Mumbai: The Reserve Bank of India’s (RBI) monetary policy committee (MPC) on Wednesday kept key interest rates unchanged, but softened its hawkish policy stance after retail inflation and economic growth slowed sharply.
While the repo rate—at which the central bank infuses liquidity in the banking system—has been kept unchanged at 6.25%, RBI lowered its inflation forecast for the current fiscal. The MPC has projected headline inflation at 2-3.5% in the first half of the year and 3.5-4.5% in the second half. Economists see this as an indication that the central bank may be accommodative on the future course of rates in a bid to revive economic growth.
The decision was not unanimous. One external member of the panel, Ravindra Dholakia, a professor at Indian Institute of Management, Ahmedabad, dissented.
The RBI did cut the statutory liquidity ratio (SLR)—the portion of bank deposits that have to be invested in government bonds— by 50 basis points (bps) to 20%. One basis point is one-hundredth of a percentage point.
In February, RBI shifted its monetary policy stance to neutral from accommodative, ending the easy money policy that it had adopted since January 2015. During the same period, RBI had reduced the repo rate by 175 bps.
Retail inflation as measured by the Consumer Price Index dropped to a new record low of 2.99% in April from a nearly five-month high of 3.89% in March on a lower base effect and lower food prices. Economic growth in the fourth quarter of the fiscal year slowed to 6.1%, mirroring the impact of demonetisation.
“At the current juncture, global political and financial risks materialising into imported inflation and the disbursement of allowances under the 7th central pay commission’s award are upside risks. The date of implementation of the latter has not been announced and as such, has not been factored into the baseline projections. The implementation of the goods and services tax (GST) is not expected to have a material impact on overall inflation,” the policy statement said.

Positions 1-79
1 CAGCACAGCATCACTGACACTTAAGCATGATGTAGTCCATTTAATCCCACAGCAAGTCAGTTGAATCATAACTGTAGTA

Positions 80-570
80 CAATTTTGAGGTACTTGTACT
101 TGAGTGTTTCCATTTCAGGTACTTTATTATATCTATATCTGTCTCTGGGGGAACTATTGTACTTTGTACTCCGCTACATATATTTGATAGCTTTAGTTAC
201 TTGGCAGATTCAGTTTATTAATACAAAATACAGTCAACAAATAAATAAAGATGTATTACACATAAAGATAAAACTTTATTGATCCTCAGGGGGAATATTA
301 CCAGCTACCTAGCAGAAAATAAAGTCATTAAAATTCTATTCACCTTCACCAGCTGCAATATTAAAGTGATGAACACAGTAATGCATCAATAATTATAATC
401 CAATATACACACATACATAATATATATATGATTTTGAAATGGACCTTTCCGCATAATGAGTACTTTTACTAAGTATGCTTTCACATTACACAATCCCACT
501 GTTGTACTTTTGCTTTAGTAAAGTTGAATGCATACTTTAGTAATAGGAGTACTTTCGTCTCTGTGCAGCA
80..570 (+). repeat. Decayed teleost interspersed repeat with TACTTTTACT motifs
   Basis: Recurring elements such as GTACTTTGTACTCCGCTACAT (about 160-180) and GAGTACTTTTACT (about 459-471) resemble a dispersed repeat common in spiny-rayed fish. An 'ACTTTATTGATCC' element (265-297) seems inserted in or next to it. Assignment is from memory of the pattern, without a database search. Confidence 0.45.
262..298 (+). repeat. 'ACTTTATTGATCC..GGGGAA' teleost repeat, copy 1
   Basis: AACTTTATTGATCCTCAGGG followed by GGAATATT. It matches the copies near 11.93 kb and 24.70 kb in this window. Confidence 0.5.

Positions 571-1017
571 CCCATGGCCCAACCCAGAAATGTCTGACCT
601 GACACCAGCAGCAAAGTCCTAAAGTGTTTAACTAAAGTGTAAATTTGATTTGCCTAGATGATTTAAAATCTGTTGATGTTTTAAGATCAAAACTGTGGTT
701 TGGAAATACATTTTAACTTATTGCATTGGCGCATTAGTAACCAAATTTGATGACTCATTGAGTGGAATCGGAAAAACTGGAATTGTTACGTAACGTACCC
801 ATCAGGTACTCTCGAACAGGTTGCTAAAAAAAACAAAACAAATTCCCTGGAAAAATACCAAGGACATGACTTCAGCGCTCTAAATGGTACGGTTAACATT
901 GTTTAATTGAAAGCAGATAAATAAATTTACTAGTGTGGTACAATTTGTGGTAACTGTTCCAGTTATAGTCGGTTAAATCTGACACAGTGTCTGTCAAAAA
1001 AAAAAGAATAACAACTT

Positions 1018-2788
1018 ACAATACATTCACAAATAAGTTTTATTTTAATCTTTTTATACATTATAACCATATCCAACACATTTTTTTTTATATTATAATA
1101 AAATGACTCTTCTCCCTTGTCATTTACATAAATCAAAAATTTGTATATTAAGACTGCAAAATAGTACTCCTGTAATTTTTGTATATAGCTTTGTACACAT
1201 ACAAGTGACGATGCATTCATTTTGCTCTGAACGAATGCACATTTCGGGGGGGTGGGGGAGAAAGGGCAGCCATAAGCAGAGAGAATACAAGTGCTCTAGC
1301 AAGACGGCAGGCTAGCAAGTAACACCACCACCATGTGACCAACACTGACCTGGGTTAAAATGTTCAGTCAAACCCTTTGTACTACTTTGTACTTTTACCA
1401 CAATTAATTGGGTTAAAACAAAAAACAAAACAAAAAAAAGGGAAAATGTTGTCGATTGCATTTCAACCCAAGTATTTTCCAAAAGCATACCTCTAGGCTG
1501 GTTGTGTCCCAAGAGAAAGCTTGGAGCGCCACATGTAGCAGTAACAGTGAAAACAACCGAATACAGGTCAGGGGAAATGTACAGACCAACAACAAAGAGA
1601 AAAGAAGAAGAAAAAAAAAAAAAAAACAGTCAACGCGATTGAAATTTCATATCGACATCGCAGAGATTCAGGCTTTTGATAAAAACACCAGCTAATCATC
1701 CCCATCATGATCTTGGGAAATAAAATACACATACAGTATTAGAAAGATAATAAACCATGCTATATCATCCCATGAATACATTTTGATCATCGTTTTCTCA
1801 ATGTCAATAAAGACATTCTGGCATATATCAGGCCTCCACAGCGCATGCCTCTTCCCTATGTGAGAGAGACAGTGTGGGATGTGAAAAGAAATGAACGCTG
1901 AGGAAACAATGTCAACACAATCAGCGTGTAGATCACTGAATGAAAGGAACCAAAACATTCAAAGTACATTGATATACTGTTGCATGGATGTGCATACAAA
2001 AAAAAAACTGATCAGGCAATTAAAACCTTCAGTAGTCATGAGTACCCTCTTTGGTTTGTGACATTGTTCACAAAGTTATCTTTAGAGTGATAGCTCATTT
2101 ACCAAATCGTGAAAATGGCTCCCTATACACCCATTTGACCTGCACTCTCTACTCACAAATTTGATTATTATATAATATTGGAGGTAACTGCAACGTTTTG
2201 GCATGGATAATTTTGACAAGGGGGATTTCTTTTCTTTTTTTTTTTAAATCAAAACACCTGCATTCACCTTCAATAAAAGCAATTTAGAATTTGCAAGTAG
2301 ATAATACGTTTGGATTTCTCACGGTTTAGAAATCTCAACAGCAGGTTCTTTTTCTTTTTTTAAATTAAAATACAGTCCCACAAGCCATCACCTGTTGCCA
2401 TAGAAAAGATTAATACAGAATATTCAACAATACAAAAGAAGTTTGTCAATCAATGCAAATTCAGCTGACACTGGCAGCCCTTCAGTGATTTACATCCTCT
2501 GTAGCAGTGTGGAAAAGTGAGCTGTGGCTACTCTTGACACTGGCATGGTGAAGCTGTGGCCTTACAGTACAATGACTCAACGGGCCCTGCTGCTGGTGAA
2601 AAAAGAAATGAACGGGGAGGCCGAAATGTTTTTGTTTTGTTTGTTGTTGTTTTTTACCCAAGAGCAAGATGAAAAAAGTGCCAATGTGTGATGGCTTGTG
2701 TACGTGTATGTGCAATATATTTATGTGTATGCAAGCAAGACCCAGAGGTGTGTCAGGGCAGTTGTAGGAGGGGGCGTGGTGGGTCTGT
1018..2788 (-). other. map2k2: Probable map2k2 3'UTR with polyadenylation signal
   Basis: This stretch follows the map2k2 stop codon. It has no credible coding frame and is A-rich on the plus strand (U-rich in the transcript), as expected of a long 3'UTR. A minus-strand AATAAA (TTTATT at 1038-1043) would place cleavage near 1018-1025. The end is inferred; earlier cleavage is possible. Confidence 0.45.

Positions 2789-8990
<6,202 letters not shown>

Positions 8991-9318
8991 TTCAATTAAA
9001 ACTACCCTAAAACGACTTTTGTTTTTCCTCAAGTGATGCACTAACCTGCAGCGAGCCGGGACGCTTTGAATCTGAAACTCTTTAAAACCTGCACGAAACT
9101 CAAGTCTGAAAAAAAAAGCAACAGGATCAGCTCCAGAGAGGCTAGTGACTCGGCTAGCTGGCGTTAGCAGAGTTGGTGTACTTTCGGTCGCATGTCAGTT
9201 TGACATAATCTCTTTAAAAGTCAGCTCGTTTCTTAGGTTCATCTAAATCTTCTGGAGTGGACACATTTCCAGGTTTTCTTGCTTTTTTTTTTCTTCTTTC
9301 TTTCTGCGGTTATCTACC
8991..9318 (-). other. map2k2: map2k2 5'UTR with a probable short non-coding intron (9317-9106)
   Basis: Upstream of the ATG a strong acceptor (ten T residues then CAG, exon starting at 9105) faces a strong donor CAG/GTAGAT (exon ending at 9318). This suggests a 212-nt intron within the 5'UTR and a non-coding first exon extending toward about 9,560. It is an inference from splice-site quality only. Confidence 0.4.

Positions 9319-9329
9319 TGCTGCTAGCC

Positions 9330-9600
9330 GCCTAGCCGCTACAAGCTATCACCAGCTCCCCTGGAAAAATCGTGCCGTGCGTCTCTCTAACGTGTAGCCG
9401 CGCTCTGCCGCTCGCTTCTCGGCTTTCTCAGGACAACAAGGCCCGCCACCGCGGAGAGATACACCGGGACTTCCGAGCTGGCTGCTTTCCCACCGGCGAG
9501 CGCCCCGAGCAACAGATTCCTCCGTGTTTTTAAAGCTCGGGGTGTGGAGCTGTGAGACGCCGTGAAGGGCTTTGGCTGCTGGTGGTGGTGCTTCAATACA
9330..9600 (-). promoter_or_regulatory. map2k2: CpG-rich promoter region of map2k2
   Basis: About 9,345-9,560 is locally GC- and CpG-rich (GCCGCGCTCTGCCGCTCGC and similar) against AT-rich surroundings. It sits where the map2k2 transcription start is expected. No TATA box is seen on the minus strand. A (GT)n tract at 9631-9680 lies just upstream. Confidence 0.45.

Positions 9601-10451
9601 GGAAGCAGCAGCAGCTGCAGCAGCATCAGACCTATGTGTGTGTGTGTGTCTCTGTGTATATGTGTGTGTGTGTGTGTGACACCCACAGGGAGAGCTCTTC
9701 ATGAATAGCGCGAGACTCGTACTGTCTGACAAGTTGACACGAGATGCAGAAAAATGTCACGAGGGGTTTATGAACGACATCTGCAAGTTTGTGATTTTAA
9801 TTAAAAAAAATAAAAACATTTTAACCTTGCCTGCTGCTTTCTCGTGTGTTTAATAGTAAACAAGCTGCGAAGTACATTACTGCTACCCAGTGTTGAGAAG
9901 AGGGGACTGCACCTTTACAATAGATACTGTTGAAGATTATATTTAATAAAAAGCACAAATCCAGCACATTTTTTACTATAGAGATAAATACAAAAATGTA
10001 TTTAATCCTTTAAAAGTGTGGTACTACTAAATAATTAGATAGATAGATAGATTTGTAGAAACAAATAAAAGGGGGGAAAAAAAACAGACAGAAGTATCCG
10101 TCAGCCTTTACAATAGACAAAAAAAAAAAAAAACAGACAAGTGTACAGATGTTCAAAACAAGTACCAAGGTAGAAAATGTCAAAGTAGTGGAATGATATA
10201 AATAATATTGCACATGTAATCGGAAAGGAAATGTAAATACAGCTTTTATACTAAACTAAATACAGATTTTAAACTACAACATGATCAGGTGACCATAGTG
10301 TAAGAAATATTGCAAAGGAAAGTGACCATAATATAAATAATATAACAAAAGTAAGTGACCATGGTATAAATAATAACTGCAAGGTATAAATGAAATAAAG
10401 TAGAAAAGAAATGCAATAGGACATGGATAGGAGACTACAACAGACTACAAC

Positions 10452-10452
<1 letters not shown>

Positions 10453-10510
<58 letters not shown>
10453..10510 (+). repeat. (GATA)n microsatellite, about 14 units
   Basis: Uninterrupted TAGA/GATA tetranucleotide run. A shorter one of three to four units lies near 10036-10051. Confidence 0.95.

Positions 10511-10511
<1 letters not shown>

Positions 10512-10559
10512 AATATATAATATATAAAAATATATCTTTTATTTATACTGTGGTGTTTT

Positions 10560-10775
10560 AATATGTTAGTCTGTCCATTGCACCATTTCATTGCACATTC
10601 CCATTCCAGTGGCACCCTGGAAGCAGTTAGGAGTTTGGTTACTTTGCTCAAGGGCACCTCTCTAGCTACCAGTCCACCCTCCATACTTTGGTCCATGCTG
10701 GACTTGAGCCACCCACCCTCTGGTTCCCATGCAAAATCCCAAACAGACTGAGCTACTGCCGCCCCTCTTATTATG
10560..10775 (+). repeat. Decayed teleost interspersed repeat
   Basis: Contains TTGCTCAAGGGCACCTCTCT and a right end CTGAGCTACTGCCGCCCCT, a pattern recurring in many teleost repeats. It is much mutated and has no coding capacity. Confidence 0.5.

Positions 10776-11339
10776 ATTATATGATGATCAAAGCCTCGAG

RBI said it was cautious on the outlook for inflation and would wait for more data to see whether the April inflation reading is sustainable. RBI deputy governor Viral Acharya said that if the future data warrants it, the central bank may opt for an accommodative stance.
Most economists said the policy had set the stage for RBI to move its stance to accommodative or even cut rates in the latter part of the year.
“Based on the current inflation trajectory and depending on how the monsoon pans out and when the HRA (house rent allowance) implementation happens, it may open up a room for possible rate cut,” said Gaurav Kapur, chief economist at IndusInd Bank.
“Though I am not entirely convinced that they will cut in August. I think they will first shift stance from neutral to possibly accommodative and then look at a rate cut,” he added.
Growth concerns are expected to outweigh inflationary risks for a sizeable part of FY18 and this may prompt RBI to change its stance to accommodative in the coming months, said Rupa Rege Nitsure, group chief economist at L&T Financial Services .
RBI also revised its target for gross value added, another measure of economic growth, down by 10 basis points to 7.3%.
The replacement of demonetized currency notes with new ones should “enable a pick-up in discretionary consumer spending, especially in cash-intensive segments of the economy,” the MPC statement said. “Furthermore, the reductions in banks’ lending rates post-demonetisation should support both consumption and investment demand of households and stress-free corporates.”